In recent years, a number of countries have undergone substantial reforms of their labour market institutions. Often, this involved reductions in the level or duration of unemployment benefits. For example, in Germany unemployment benefits used to amount to 67% of the last net income and were paid up to 32 months. Thereafter, the unemployed would receive an unlimited assistance of 57% of their last net income. In 2005 this was substantially changed with the so-called Hartz IV legislation. Now, unemployment benefits are paid only for up to 12 months. Thereafter, the unemployed receive a fixed payment that does not depend on the previous wage and equals the payment to those people that have never worked. Other countries have implemented similar reforms that reduced unemployment benefits. In addition, many other laws and regulations governing national labour markets have changed. For example, in some countries dismissal procedures have been loosened or the probation period have been lengthened and/or conflict resolution mechanisms have evolved. All these reforms have been perceived by unions and the public at large as a weakening of the bargaining power of the labour force.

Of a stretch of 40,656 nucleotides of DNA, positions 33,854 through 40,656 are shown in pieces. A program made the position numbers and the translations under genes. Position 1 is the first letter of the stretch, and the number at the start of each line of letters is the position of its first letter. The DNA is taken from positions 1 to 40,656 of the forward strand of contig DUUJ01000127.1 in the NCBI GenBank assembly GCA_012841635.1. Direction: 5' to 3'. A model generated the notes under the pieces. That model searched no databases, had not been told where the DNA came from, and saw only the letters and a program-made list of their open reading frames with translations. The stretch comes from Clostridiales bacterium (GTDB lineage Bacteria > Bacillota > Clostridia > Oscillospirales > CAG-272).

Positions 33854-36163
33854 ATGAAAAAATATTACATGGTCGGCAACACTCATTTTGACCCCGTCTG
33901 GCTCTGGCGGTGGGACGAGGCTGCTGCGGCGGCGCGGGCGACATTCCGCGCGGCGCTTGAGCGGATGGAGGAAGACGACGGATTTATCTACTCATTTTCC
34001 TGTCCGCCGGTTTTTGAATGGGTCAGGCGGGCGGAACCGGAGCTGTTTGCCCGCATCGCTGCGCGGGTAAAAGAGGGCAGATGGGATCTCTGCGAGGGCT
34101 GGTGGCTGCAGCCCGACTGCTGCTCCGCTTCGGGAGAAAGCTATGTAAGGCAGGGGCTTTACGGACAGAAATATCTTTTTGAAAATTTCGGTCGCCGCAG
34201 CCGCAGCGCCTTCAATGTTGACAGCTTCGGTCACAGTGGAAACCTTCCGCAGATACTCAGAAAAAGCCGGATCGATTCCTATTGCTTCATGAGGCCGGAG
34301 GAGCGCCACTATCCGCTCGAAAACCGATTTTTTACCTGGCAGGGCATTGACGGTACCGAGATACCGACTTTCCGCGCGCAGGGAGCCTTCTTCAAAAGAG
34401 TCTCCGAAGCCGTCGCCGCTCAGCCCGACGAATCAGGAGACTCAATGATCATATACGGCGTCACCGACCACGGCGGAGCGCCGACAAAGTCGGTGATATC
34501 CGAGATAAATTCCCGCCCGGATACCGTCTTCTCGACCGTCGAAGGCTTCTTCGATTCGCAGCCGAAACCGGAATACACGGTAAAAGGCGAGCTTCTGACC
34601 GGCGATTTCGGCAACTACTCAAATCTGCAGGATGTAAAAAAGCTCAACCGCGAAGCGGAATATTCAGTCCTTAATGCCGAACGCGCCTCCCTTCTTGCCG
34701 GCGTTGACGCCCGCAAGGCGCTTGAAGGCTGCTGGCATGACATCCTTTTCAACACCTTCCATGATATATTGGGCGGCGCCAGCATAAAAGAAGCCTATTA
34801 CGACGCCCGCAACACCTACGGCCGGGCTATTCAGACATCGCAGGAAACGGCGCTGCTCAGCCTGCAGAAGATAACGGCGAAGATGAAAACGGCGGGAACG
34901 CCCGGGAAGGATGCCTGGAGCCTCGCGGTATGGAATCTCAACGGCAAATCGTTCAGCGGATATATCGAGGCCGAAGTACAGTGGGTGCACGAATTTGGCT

During the same period and contrary to conventional wisdom, labour shares in all the OECD countries (except Switzerland) have been decreasing for the last quarter of a century (see e.g. Blanchard 1997 and 2006). In some case, the reductions have been very substantial. The existing literature offers some explanations of the phenomenon based on technological advancement. However, some studies point to a parallel and puzzling evolution of the efficiency unit of labour per capital. This project aims at addressing this puzzle.